July 1, 1939. Rehearing Denied July 29, 1939.
Appeal from County Court at Law No. 1, Dallas County; Tom Nash, Judge.
Action by the Commercial Credit Company, Inc., against Charles E. Rattan on a note given for the purchase price of an automobile and for foreclosure of a chattel mortgage securing the note. Judgment for plaintiff, and defendant appeals.
Chrestman, Brundidge, Fountain, Elliott Bateman, of Dallas, for appellant.
Dallas C. Biggers and Ralph D. Baker, both of Dallas, for appellee.
Appellant, Charles E. Rattan, on July 23, 1936, purchased an automobile from Fryar Motor Company, an automobile agency at Denton, Texas, for the sum of $1,310. At the time of purchase, he was put to an election as to whether he would pay a cash price of $1,125, or a deferred credit price of $1,310 for the automobile. He knew there was a difference in the prices — that the credit price was higher than the cash price. Being unable to meet the terms of the seller on the cash price, appellant closed the deal on terms of the credit price, by paying $375 in cash, or its equivalent, and executing his note and chattel mortgage on the automobile for the balance of $936, payable to the seller in 24 monthly installments of $39 each.
In arriving at the time credit price balance of $936, the seller employed, as a basis for the note, a calculation table, or "Six (6%) per cent. Time Payment Plan", promulgated by the Commercial Credit Company, Inc. This table evinces the credit price, by adding to the regular cash price of the automobile — $1,125 — an insurance charge of $86, and $100 for carrying charges, or credit privileges of 24 months' installments on deferred payments for an automobile of the kind sold to appellant, less a cash payment of $375. The note and mortgage were executed to the seller on this basis and thereafter assigned to appellee, Commercial Credit Company, Inc., it paying $750, the cash price balance therefor, in accordance with its calculation table, or deferred payment plan.
The contention is made by appellant that the transaction is usury, in that the $100 added to the cash price balance of $750, plus the $86 for insurance, payable in monthly installments of $39 each, over a period of 24 months, is a charge of more than ten per cent. interest, the highest legal rate on $836 for a period of 12 months. The contention would be true if the transaction involved the loan of money, or a charge for the use, detention or forbearance of money.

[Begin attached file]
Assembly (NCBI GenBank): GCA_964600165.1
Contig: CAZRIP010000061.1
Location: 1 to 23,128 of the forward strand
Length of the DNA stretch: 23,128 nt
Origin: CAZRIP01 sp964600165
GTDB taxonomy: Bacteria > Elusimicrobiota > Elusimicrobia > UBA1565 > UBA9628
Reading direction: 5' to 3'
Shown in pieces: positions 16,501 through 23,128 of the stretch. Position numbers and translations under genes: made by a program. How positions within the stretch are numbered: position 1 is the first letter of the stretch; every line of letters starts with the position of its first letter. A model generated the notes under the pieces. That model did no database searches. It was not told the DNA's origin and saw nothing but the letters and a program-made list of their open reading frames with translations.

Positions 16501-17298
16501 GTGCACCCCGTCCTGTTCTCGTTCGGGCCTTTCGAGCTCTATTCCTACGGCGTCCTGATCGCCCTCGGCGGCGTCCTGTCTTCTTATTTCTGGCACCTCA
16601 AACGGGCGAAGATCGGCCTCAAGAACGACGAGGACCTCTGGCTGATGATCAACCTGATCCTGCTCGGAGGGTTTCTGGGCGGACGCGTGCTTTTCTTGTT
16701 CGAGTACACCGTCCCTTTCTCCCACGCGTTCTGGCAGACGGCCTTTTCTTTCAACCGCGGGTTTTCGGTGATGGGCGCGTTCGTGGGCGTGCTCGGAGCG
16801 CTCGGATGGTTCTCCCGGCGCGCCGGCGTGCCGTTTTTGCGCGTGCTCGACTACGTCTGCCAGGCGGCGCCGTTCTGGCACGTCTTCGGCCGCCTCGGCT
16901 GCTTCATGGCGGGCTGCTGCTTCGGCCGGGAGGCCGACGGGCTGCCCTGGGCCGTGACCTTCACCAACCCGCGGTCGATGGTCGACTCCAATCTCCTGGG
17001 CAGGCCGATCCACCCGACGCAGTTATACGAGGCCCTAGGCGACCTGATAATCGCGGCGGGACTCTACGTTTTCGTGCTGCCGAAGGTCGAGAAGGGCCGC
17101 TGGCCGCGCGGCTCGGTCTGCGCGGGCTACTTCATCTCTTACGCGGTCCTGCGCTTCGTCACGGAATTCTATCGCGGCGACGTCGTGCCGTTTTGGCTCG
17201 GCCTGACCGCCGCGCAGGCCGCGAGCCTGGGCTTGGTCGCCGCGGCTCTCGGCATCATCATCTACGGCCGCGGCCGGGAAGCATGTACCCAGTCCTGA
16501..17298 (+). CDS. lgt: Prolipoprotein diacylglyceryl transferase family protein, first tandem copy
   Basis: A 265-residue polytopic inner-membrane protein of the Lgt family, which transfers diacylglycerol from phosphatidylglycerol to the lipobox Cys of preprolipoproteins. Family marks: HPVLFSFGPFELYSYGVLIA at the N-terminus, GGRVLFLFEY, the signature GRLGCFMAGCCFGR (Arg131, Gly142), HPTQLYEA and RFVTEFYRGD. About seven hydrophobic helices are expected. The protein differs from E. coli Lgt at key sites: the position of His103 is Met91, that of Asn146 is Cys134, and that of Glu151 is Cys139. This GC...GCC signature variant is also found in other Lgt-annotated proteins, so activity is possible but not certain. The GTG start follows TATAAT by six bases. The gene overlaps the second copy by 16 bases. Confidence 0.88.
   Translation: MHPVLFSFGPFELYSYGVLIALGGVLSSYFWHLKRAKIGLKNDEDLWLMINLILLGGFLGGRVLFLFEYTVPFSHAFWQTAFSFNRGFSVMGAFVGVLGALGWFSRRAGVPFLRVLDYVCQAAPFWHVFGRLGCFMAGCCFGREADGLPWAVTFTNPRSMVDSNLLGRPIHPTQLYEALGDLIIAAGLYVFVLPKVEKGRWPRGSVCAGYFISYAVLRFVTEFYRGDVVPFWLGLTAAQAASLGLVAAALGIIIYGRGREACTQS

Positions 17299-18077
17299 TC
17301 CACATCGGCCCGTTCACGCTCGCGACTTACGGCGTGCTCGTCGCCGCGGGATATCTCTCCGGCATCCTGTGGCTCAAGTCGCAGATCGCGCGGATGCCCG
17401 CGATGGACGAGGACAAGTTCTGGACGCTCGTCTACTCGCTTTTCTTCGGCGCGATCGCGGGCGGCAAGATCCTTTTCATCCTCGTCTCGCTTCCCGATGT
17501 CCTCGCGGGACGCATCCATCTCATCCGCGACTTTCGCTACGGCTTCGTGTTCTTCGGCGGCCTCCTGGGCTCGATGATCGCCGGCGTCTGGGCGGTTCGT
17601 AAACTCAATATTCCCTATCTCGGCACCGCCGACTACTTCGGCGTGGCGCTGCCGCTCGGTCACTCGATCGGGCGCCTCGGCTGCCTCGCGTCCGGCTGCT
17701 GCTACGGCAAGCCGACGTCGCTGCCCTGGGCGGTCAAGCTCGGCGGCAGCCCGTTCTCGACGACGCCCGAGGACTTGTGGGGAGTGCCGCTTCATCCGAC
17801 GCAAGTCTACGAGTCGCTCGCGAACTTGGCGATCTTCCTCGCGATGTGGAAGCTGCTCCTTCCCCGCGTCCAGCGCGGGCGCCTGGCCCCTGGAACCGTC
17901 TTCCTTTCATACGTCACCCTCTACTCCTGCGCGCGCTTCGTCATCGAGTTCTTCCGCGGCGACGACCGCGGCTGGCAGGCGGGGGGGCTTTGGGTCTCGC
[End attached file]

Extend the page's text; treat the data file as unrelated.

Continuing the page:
As suggested above, the note and mortgage were given for the unpaid part of the purchase price of an automobile, on terms and conditions mutually agreed upon by the contracting parties. The purchaser, Rattan, knew he could buy the automobile cheaper for cash, and that it would cost him more to buy on credit; he chose the credit price of $1,310, which he had a legal right to do, made a down payment of $375, and executed his note and mortgage for the unpaid purchase price of $936. No money changed hands in the transaction in the form of a loan, nor was any charge made for the use, detention or forbearance of any money. The transaction was simply a sale for credit at a higher price than for cash, calculated on a known basis for the seller to realize the cash price of the automobile by subsequent sale of the note and mortgage through commercial channels.
Where, in a bona fide sale, no loan of money is involved, a purchaser buys an automobile from a regular automobile dealer for a credit price, known to the purchaser to be higher than the cash price, and signs a note and chattel mortgage for the unpaid balance, such transaction is an actual sale of the automobile on time or credit selling price, mutually agreed upon by the parties, and such note and mortgage thus given for the balance, providing for interest, only in case of default, at the highest legal rate, is not usurious. A seller may demand one price for cash and another and greater price upon credit, and it would not be usury. Graham v. Universal Credit Co., Inc., Tex. Civ. App. 63 S.W.2d 727; Baldwin v. Motor Inv. Co., Tex. Civ. App. 89 S.W.2d 1076; Burkitt v. McDonald, 26 Tex. Civ. App. 426, 64 S.W. 694; Oil City Motor Co. v. C. I. T. Corp., 10 Cir., 76 F.2d 589, 104 A.L.R. 240; General Motors Acceptance Corp. v. Mid-West Chevrolet Co., 10 Cir., 66 F.2d 1; Commercial Credit Co. v. Tarwater, 215 Ala. 123, 110 So. 39, 48 A.L.R. 1437. Such is this case.
In the trial of this cause before the court, judgment was rendered in favor of appellee for the unpaid balance of the note and foreclosure of the chattel mortgage on the automobile, and denied appellant any right of recovery on account of his plea of usury. The judgment of the court below is affirmed.